I was six years old when we gathered in the living room to watch Neil Armstrong walk on the moon on our black and white Zenith in 1969. It was just four years after the Watts riots, a year after the murder of Martin Luther King Jr., Vietnam was happening, and Woodstock, and a little later in the early seventies was Helter Skelter, the fall of Saigon, Watergate and Wounded Knee in ’73 and every man that I grew up around were MEN.
My Father’s generation-men who fought in the Korean War, sat at home waiting for their sons to return from Vietnam, and the young men of that war set the standard for my generation as far as what a man is. But the ones who took over after we stepped back dropped the ball.
The door was wide open for books, movies and music to step up, and they did. Hard boiled movies like Death Wish, Dirty Mary and Crazy Larry, Vanishing Point and Walking Tall and Dirty Harry, Foxy Brown, Mr. Majestyk, Billy Jack, Shaft and Jeremiah Johnson, Hang ’em High, The Sting, Serpico- all had what the public was hungry for, and then there were the fiction writers like Mario Puzo, Leon Uris, Kurt Vonnegut, and Norman Mailer. Bold essayists were on the scene like Gloria Steinem, Maya Angelo, Charles Bukowski, and Susan Sontag and they were breaking all the rules.
Men handled their disputes with other men toe to toe and women handled their business face to face. We were strong, a spiritual movement was emerging in Christianity, Buddism, Hindu, Tao, Wicca and we were waking up as a nation again.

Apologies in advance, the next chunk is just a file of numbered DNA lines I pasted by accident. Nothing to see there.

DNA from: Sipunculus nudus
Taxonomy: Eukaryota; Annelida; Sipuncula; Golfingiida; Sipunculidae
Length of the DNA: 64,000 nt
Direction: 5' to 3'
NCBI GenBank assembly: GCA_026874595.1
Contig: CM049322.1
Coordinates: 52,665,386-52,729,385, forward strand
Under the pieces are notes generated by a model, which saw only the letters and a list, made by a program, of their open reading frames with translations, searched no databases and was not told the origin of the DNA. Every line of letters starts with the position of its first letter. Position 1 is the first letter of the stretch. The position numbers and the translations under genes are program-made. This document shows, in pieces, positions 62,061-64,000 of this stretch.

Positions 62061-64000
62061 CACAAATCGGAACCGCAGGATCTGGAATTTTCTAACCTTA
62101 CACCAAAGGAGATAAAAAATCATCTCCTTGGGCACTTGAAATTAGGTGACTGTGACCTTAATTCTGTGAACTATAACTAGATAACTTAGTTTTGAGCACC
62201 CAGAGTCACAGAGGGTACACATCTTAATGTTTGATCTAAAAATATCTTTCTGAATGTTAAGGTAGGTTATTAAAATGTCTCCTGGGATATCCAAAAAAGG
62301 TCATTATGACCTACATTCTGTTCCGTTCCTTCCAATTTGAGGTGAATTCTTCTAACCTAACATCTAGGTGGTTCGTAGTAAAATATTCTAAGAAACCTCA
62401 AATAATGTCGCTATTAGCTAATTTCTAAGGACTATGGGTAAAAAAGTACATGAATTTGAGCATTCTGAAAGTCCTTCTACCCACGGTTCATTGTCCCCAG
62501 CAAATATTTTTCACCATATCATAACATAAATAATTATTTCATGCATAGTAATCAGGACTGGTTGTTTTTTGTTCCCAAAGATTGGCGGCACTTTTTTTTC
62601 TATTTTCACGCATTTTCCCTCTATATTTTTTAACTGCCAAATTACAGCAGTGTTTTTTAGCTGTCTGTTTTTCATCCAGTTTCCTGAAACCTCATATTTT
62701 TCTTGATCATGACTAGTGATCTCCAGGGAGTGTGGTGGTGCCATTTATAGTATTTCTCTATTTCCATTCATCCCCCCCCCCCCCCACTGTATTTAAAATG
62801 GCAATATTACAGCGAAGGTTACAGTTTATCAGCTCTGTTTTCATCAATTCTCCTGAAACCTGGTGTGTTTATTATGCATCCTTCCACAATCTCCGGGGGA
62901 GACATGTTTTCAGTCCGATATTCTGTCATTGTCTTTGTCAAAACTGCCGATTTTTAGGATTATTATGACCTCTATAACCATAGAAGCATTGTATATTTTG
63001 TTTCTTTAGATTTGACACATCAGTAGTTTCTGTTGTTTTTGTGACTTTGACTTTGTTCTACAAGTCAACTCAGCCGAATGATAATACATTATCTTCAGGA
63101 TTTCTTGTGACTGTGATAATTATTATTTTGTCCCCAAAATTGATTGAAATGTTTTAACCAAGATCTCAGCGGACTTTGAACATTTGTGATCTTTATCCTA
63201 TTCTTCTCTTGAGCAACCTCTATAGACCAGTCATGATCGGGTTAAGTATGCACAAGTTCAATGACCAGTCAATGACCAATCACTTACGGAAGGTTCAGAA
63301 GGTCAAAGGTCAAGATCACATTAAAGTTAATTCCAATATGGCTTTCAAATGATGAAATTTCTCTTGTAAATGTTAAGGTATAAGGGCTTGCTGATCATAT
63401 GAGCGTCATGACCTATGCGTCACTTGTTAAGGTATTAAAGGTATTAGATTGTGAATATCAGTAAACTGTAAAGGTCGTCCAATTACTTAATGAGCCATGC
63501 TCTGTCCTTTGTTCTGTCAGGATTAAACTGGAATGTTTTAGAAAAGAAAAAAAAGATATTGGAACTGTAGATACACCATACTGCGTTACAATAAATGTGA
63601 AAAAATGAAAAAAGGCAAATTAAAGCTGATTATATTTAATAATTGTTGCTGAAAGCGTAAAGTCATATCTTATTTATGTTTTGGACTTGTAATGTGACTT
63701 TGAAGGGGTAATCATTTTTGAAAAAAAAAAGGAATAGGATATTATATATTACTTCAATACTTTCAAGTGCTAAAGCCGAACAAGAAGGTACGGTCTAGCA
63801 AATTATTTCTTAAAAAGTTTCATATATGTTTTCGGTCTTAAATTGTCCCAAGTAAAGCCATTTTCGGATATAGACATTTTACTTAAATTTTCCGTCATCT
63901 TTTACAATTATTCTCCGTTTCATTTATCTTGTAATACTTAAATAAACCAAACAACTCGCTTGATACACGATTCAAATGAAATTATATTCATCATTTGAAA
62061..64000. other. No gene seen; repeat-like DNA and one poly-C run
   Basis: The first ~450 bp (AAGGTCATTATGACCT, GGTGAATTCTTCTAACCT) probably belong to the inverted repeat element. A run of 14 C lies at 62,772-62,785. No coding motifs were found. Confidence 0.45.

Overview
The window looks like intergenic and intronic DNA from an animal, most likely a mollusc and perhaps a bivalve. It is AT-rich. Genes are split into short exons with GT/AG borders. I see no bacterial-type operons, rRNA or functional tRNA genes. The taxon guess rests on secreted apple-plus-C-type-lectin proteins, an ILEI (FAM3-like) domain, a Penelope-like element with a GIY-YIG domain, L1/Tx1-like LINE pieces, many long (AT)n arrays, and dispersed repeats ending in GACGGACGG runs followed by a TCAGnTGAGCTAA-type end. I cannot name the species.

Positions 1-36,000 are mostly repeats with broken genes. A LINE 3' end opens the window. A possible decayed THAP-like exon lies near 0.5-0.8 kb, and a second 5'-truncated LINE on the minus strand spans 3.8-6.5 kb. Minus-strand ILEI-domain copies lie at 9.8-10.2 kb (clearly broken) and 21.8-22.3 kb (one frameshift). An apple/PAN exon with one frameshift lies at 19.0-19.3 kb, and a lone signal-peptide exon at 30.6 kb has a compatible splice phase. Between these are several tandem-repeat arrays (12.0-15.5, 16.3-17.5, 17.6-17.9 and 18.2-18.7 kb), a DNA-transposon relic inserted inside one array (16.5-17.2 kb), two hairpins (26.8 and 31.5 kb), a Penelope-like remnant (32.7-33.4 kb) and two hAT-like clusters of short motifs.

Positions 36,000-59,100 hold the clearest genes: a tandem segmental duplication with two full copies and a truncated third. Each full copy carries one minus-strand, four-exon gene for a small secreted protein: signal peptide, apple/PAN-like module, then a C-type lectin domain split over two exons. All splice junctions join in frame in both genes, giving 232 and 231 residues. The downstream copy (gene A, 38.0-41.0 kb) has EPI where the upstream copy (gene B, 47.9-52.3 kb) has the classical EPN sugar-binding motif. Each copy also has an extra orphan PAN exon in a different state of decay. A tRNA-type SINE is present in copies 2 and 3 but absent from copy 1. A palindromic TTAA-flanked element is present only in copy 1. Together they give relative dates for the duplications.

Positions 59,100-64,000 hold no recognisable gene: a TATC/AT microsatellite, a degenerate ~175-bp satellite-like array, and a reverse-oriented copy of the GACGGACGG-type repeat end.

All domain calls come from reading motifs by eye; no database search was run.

Since then, it is my contention, there has been a drought on every level. Somewhere along the way women got therapists, and spent time getting in touch with their inner child and wrote about it, while the men were shaving their chests and doing their hair while they developed politically correct scripts and novels, being careful not to offend. Anyone. Until now.
Women are making movies, fighting in wars, pastoring churches and running multi-million dollar companies. Men are becoming men again, but now it’s okay to be a whole, well rounded and intelligent badass.
There is a resurgence of historical fiction in film and books and it’s a violent history portrayed in every film and series that appeals to both men and women, and I believe we want back what we’ve lost in the last couple decades.
To be politically correct is a process that requires you to lie so as not to offend or rile-up the other. There is no truth on pages or in conversations if the words don’t evoke passion. I see us evoking passion again. I am encouraged.